“I never shall forget the night we started our big barrage, the night before the drive started,” the American soldier wrote to his wife. “It had rained all evening, and we had been marching for several hours.”

The candle flickered in the dugout somewhere near the Meuse River in France, and a little hot wax spilled onto the page of the letter.

The soldier scribbled an apology to his wife for the spilled wax, and, lonely, wet and cold, he poured out words of another weary day in the fall of 1918 during the “War To End All Wars”, World War I.

Although he didn’t know it then, the end of the war was just ahead. It would later be known as Armistice Day in the United States, marking a truce between the Central Powers and Allies. The pact directed that hostilities cease at 11 o’clock of that 11th day of that 11th month of 1918. But until that hour, the soldier plodded on.

“Arrived at a woods near the front lines right by some of our big, barking guns,” he wrote. “That night I was soaked through. I woke from my bed on the ground and found I was sleeping in a puddle of water with rain still coming down. I was so tired I fell off to sleep with the heavy bombardment barking from all around us. Lay in this condition until daybreak,” he wrote, painting a picture that captured some of his agony of war and revealing to me a facet of my father’s life that I had never known.

The letter created one of the scenes and stories that leaped into life when, decades later, I opened the delicate brown pages of letters carefully preserved in an old cardboard box by his wife — my mother. When my father wrote those letters to his 22-year-old wife of one year, he was a 22-year-old sergeant of a U.S. Army combat engineer company. He had recorded in diary fashion events of the last few months of World War One as his Fifth Division, 7th Engineers, Company “D”, slogged through the mud of eastern France toward Germany building pontoon bridges, stringing barbed wire, digging trenches and building roads to help move the men and machines of war.

In later years while his four children were growing up, my dad rarely spoke about the gritty scenes of war.  There were times when we watched an old film or an newsreel from the BBC archive online.   Oh, he did mention seeing his company commander obliterated by a direct artillery shot while astride his beautiful white horse, whose welfare was of greater concern by the men than that of the commander. Other than that, few stories were told and no one seemed to ask — least of all me, his youngest who, when old enough to begin inquiring about World War One, was immersed in the excitement of the Louisiana maneuvers and World War Two.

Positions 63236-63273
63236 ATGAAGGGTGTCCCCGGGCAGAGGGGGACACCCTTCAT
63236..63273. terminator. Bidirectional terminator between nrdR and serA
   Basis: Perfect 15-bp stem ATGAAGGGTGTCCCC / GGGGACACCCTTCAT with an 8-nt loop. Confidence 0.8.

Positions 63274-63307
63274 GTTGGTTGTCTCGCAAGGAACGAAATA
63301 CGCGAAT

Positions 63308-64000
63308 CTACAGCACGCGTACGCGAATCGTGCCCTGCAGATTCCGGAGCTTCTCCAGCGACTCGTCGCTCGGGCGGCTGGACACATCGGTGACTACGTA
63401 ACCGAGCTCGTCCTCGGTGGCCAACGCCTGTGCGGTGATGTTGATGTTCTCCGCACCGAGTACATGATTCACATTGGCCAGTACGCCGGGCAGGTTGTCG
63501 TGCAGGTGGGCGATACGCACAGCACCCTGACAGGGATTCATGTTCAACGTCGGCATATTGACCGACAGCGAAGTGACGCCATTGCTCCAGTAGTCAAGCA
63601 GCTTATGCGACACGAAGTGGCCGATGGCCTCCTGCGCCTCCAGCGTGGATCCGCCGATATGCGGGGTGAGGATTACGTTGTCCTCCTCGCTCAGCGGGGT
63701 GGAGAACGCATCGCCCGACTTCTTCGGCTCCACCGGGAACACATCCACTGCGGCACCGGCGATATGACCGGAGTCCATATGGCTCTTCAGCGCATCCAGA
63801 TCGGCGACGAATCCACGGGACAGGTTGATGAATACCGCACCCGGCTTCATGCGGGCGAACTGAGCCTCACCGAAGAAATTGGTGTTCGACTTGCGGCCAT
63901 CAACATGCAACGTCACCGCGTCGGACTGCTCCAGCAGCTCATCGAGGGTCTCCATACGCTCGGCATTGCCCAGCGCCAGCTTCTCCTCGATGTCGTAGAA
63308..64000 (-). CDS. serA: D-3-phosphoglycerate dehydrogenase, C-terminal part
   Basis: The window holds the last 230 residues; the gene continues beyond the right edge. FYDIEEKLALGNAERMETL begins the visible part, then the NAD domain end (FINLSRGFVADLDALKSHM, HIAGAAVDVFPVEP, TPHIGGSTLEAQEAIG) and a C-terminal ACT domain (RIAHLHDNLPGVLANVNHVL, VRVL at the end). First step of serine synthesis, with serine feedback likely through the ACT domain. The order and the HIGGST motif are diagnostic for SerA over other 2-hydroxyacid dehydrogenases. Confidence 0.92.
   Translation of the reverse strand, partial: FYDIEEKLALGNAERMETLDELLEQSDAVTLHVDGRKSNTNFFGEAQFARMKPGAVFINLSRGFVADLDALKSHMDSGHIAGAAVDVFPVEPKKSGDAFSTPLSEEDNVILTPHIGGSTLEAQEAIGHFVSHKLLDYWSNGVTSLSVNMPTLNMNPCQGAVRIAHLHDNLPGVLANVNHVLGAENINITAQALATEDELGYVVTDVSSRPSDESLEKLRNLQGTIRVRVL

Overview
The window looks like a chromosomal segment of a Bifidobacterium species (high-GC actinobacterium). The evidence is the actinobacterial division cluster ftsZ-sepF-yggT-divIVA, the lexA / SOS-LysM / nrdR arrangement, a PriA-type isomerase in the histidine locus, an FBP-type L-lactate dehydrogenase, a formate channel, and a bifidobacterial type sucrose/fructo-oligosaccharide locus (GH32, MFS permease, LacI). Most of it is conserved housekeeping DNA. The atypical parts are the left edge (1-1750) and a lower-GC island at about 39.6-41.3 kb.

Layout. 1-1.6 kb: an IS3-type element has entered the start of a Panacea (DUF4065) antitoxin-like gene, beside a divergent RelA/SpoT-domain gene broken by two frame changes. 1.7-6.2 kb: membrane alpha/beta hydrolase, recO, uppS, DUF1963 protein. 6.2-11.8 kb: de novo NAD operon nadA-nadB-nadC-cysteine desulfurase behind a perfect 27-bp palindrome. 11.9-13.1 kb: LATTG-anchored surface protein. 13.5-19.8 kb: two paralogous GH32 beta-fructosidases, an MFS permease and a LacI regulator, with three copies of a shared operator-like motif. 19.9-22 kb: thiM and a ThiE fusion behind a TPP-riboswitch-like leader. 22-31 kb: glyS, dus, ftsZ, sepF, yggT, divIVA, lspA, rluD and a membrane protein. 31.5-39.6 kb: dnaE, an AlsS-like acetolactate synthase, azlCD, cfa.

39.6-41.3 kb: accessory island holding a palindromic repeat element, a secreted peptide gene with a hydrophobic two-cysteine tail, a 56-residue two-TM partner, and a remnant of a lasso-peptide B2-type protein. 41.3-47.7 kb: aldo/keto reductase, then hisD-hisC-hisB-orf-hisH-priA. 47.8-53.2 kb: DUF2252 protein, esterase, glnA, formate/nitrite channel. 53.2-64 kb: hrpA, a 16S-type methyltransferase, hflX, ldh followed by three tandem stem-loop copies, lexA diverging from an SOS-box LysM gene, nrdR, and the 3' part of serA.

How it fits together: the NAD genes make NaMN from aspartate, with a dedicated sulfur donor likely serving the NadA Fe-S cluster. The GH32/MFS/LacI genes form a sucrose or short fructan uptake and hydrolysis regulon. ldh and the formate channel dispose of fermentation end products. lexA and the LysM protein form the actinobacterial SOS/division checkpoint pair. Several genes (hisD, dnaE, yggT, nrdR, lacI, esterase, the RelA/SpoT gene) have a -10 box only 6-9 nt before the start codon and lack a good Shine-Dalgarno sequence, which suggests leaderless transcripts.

But around our house in the ‘thirties, November 11th was always Armistice Day. On that day, dad draped the flag on our front porch. On that day at 11 o’clock in the morning, there was silence everywhere for two minutes. On that day at that hour everyone stood still. Cars stopped. It was a day designed to preserve the memory of the 320,000 American casualties in that European conflict.

As our wars flourished during the century, Congress in its wisdom decided to lump their many commemorative days (will we get a new one soon?) all into one day – Nov. 11 – and call it Veterans Day. While their wisdom eliminated the need for creating a host of holidays for the various wars, however, it diluted the significance of them all – especially the 88-year-old World War I after whom the day was created. So the memory of that conflagration has all but escaped American memory.

But not at our house today. For reasons that might be best understood in a re-reading of how my dad slept in a mud puddle somewhere in France in 1918, the flag will fly at our place that day because it is Armistice Day.

Written by – By DUANE BRADFORD
Credit – ReportersNotebook.net

Additional – For some of the best documentaries and history programmes that cover the 2nd World War then you should try the BBC’s online services. For those outside the UK the best VPN service for the BBC will help you get access instead of being blocked.